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NEWS | Jan. 31, 2024

Australia, India, Japan, Korea, and the U.S. Complete Multilateral Exercise Sea Dragon 2024

By Commander, Task Force 72 Public Affairs

The U.S. Navy and four allied and partner nations concluded the annual, multinational exercise Sea Dragon 2024, Jan. 24.

Sea Dragon is a multinational exercise designed to enhance anti-submarine warfare (ASW) tactics in response to shared traditional and non-traditional maritime security challenges in the Indo-Pacific region. Sea Dragon 2024 brought Maritime Patrol and Reconnaissance Aircraft (MPRA) communities together from the Royal Australian Air Force (RAAF), Indian Navy (IN), Japan Maritime Self-Defense Force (JMSDF), Republic of Korea Navy (ROKN), and the United States Navy.

The two-week exercise, which began Jan. 9, demonstrated successful integration and deepening interoperability between allies and partners in the Indo-Pacific region.
"Exercise Sea Dragon is a significant airborne ASW training opportunity, focused on enhancing interoperability and sharing tactical innovation amongst our partners and allies in the region," Capt. Zachary Stang, CTF-72 Commodore said. "These training exercises help us grow as a dynamic team and deter those who would challenge our goal of maintaining a free and open Indo-Pacific."

Commander, Task Force (CTF) 72 sent one P-8A Poseidon aircraft from the “Fighting Tigers” of Patrol Squadron (VP) 8. Upon exercise completion, squadrons completed seven missions with approximately 37 flight hours logged between all participants.

JMSDF won this year’s Sea Dragon Championship Belt, highlighting high scores in simulated torpedo deployment speed and accuracy. The IN, JMSDF, and RAAF were awarded additional prizes for other notable ASW performances during the competition.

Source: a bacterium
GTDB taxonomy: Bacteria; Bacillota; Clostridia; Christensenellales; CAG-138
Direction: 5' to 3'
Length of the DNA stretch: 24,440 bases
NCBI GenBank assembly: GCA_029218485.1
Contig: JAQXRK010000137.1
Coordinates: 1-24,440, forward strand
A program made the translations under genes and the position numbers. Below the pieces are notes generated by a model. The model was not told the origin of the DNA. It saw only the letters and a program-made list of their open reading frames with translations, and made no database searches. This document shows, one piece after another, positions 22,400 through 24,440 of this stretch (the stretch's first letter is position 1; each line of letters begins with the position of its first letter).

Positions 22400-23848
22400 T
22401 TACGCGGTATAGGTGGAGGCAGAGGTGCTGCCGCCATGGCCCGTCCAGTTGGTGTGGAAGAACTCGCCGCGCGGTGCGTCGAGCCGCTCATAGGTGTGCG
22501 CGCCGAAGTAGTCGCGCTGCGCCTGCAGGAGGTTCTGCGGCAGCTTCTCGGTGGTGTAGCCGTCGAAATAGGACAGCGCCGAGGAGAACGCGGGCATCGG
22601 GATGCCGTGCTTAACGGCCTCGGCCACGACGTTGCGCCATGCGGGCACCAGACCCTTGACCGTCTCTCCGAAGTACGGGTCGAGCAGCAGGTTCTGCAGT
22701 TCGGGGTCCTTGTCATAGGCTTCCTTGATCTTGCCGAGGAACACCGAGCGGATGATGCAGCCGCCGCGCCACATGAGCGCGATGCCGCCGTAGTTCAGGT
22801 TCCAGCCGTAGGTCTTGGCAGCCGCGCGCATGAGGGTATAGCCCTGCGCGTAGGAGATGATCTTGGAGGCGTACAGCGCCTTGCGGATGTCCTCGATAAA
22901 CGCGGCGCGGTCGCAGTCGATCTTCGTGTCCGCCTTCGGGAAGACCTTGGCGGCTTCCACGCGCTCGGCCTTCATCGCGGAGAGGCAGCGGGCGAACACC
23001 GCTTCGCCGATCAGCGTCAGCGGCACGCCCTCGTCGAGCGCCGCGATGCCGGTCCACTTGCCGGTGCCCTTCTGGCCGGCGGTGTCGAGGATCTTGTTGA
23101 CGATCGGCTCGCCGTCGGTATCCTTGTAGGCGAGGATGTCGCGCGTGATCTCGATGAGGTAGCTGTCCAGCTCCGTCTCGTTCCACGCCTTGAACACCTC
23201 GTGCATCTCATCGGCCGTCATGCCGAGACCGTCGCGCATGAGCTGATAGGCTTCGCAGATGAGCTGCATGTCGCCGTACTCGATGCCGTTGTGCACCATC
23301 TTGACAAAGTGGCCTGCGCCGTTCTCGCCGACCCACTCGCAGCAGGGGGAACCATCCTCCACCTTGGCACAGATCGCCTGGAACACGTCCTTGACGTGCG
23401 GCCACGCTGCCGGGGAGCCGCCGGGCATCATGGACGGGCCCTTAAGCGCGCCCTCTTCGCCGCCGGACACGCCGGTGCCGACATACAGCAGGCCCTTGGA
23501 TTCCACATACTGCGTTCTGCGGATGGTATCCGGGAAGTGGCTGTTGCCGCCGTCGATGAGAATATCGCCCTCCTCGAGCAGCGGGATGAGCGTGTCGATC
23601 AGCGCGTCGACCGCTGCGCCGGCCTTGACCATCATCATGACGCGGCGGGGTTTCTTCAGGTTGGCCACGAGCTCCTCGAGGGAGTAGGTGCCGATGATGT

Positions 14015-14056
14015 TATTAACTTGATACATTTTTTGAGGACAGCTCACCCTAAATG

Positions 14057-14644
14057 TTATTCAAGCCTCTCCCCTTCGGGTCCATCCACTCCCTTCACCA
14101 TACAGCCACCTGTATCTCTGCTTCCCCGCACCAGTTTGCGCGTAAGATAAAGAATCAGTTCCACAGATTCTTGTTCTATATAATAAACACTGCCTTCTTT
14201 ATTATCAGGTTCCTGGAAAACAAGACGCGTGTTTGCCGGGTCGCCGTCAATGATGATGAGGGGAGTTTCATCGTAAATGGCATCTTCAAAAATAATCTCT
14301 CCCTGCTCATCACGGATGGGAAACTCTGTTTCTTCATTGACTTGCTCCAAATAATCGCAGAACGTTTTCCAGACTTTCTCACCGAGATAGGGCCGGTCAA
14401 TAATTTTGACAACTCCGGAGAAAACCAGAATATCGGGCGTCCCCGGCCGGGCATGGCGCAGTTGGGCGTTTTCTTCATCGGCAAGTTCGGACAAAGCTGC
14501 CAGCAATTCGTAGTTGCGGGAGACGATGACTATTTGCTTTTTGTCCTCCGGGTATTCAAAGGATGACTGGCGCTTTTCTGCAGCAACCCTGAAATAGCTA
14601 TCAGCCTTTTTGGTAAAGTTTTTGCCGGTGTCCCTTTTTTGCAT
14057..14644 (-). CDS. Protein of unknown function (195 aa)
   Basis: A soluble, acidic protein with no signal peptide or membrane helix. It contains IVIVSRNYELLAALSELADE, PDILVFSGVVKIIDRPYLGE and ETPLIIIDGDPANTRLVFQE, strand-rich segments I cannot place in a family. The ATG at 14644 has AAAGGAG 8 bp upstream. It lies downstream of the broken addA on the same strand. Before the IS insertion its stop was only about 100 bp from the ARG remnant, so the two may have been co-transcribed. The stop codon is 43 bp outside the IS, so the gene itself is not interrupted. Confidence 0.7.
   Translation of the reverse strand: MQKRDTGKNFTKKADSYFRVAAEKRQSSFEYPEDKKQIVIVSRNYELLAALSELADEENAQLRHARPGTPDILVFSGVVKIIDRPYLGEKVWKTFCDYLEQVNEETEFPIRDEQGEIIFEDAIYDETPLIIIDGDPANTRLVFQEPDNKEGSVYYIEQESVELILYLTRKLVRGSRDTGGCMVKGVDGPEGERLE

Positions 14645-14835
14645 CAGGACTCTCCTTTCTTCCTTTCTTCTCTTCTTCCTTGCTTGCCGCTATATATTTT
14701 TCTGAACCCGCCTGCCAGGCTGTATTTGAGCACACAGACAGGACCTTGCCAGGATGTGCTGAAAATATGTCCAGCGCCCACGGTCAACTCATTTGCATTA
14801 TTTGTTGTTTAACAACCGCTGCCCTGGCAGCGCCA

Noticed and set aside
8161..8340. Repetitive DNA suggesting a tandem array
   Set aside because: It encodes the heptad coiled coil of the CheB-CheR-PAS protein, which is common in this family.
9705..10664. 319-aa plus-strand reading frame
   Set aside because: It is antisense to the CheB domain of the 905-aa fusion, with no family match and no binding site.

“The Kawasaki P-1 is a good aircraft at low speed and low altitude,” said Lt. j.g. Ikeda Hayato, assigned to JMSDF Air Patrol Squadron 3. “We are very happy to participate in exercise Sea Dragon.”

Allied and partner aircraft participating in this exercise included the RAAF P-8A Poseidon, JMSDF Kawasaki P-1, ROKN P-3 Orion, and IN P-8I Neptune.

“These missions allowed us to test our skills and work closely with those partners, preparing the Air Force to integrate into a maritime environment and provide effective deterrence for Australia's security,” said Squadron Leader Jacqueline Killian, RAAF exercise Sea Dragon Detachment Commander. “Crews engaged in identifying, tracking, and targeting both simulated and live submarine targets, culminating in a 24-hour continuous monitoring activity. The final event required significant coordination between all participating nations, building on the lessons from the previous week, and allowed us to work together efficiently and safely to successfully achieve the task.”

During the exercise, aircrews also coordinated ASW evolutions against simulated and practice targets, demonstrating their information sharing and interoperability.

The “Fighting Tigers” of VP-8, part of CTF-72, are stationed in Jacksonville, Florida, and are currently deployed to Kadena Air Base in Okinawa, Japan. Throughout the deployment, the squadron has conducted maritime patrol and reconnaissance, and theater outreach operations within the U.S. 7th Fleet area of operations.

U.S. 7th Fleet is the U.S. Navy's largest forward-deployed numbered fleet, and routinely interacts and operates with allies and partners in preserving a free and open Indo-Pacific region.


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